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Farewell to two greats and Sevens shocks

This is my first column for 2013, so to all readers of the supersport.com site, I trust you have had a good Christmas/New Year.

To start, condolences to the families of Morne van der Merwe and Louis Luyt, both of whom have passed away in recent times.

Morne was a popular, cornerstone member of the Wellington Lions team that won our national championship, the Air New Zealand Cup, in 2000.

The final against favourites Canterbury was a thriller, laced with heroic contributions. Norm Hewitt, the former All Black hooker played the last 20 minutes with a broken arm, and Morne carried on despite taking a head knock…something you wouldn’t be allowed to do now, but it’s just as well for Wellington that he did because somehow he managed to cut down Canterbury's flying Fijian winger when he seemed set to score a winning try….as another great character of a prop, the late John Drake used to say, props can run as fast as anyone, but only when they really have to!

Wellingtonians have paid tribute to Morne…Hewitt rated him among the top 6-8 props he played with or against, while other players have recalled his excellent guitar playing at the team get-togethers that can be so crucial in forging a strong bond.

As for Louis Luyt, well at the peak of his powers Louis was a somewhat villainous figure in the eyes of New Zealanders, as he was, at times I’m sure, to many South Africans.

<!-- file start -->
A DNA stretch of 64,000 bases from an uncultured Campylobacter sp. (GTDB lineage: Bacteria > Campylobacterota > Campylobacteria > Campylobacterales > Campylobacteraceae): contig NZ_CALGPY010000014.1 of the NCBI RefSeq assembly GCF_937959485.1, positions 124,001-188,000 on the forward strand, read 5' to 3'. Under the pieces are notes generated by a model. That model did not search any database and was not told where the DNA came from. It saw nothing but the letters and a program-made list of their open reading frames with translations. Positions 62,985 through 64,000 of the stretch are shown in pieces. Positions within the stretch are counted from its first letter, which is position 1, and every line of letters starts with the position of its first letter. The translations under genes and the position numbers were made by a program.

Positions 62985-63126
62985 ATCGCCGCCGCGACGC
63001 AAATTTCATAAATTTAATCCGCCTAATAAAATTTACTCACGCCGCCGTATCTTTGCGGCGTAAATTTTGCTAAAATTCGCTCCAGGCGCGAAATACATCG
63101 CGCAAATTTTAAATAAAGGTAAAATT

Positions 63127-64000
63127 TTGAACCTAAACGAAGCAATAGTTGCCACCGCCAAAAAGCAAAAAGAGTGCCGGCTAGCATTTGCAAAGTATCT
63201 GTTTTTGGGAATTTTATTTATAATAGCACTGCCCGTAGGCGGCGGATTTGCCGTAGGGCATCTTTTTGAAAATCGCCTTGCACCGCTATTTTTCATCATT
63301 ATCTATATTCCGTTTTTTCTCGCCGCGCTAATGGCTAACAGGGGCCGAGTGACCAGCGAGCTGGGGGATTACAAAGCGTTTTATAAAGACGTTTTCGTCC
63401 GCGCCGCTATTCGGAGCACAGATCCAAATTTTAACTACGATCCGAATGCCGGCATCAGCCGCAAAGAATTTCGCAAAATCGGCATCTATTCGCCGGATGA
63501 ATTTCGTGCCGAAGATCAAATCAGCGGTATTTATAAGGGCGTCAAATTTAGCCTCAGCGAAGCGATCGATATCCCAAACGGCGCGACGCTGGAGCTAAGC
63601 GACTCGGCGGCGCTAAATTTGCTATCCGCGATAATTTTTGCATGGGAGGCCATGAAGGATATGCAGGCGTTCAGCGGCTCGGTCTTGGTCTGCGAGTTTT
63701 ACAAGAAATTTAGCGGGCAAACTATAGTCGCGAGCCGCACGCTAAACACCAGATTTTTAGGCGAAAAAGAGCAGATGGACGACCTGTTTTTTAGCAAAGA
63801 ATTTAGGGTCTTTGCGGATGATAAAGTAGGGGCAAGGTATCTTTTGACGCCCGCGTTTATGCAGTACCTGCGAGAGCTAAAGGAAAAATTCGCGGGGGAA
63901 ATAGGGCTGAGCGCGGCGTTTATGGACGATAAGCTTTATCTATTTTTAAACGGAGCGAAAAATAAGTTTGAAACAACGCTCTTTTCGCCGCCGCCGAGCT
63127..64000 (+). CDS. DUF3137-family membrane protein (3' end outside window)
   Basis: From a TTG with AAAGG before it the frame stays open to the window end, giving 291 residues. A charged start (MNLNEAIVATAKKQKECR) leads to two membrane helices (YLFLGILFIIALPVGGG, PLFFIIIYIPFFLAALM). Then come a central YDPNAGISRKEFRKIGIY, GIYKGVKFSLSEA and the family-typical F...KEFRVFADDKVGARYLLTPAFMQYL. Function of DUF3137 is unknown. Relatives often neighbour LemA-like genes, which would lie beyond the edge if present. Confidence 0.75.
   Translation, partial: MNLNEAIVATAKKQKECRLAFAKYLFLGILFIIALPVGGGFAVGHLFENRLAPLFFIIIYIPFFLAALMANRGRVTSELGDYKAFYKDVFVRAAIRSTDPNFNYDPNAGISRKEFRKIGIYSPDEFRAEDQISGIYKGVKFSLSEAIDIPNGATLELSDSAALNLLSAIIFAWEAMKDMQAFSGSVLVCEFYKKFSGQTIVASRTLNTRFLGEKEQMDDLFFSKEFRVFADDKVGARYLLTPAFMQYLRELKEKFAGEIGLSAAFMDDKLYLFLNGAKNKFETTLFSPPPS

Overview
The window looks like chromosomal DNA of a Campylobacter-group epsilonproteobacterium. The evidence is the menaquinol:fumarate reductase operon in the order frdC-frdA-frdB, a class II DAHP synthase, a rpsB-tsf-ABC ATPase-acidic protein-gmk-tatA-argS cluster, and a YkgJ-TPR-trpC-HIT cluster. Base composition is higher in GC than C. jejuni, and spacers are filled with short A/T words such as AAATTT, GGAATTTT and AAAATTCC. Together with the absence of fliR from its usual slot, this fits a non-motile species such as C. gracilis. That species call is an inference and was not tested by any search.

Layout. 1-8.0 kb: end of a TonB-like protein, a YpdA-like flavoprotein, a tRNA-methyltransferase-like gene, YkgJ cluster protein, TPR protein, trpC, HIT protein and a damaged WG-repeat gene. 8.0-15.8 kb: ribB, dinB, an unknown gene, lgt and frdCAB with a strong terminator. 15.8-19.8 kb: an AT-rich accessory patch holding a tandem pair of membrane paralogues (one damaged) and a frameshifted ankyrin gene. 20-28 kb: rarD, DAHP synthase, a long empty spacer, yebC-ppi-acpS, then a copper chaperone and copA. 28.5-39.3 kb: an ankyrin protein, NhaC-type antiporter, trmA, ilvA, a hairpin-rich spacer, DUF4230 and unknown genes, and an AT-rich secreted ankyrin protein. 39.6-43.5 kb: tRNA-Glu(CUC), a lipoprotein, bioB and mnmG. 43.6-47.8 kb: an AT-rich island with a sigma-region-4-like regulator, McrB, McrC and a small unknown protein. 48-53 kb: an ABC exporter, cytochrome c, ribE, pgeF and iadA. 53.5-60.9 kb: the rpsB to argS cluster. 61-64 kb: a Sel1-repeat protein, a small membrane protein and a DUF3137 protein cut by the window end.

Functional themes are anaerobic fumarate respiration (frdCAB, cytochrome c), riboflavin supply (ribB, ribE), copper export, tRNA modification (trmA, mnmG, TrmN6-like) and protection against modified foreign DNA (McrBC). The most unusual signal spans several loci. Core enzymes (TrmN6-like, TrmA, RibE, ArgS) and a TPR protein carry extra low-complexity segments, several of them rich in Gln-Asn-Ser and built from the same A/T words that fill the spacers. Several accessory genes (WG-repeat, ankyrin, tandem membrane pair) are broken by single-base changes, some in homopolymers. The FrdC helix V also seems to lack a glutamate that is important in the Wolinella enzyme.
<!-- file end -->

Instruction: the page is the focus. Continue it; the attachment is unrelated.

He was seen as a power broker behind the Cavaliers tour that caused so much division in the NZ game, and after rising to the top of South African Rugby, and playing such a role in making the 1995 RWC tournament such a historic success, Louis put noses out of joint with some less than diplomatic comments at the post-tournament dinner following South Africa’s epic win over the All Blacks.

Roll forward to Cape Town 2001 when I made two significant purchases. One was a bracelet for my new girlfriend…now my wife, the other was a copy of the “unauthorised” Max du Preez biography of Louis Luyt, which I found so utterly fascinating that I read it cover to cover on the flight home.

I discussed the book on my sports spot on the Newstalk radio show with the country’s leading broadcaster, Paul Holmes, who had met and was also fascinated by Louis. Our conversations sparked such interest in the book that a shipment of copies had to be imported into New Zealand.

Armed with information from the book, I set up an interview with Dr Luyt two years later in Durban. I told Holmes (who co-incidentally also died last week) I was going to ask all the tough questions he had failed to ask when he’d interviewed him, on account of him being “seduced” by the charms of his host!

Easier said than done. We arrived at the Luyt home near Durban and were met with such effusive hospitality that I found it nigh impossible to take a hard-line approach. I tried, but he was a master of talking around a curly question without really answering it, and seemed genuinely aggrieved by the suggestion that he was, as so many had claimed, a bully.

Our crew eventually left, having done our interview, cleaned up the platter of delicious sandwiches, drunk fine coffee, politely declined the offer of a beer, chatted to Louis and his lovely wife Adri, and admired his beautiful home. It was a very enjoyable experience and while the hour-long interview was well received back home, I knew that I had been denied the really hard-hitting feature I had gone looking for because I too had found it hard to get past the charming side of Louis Luyt.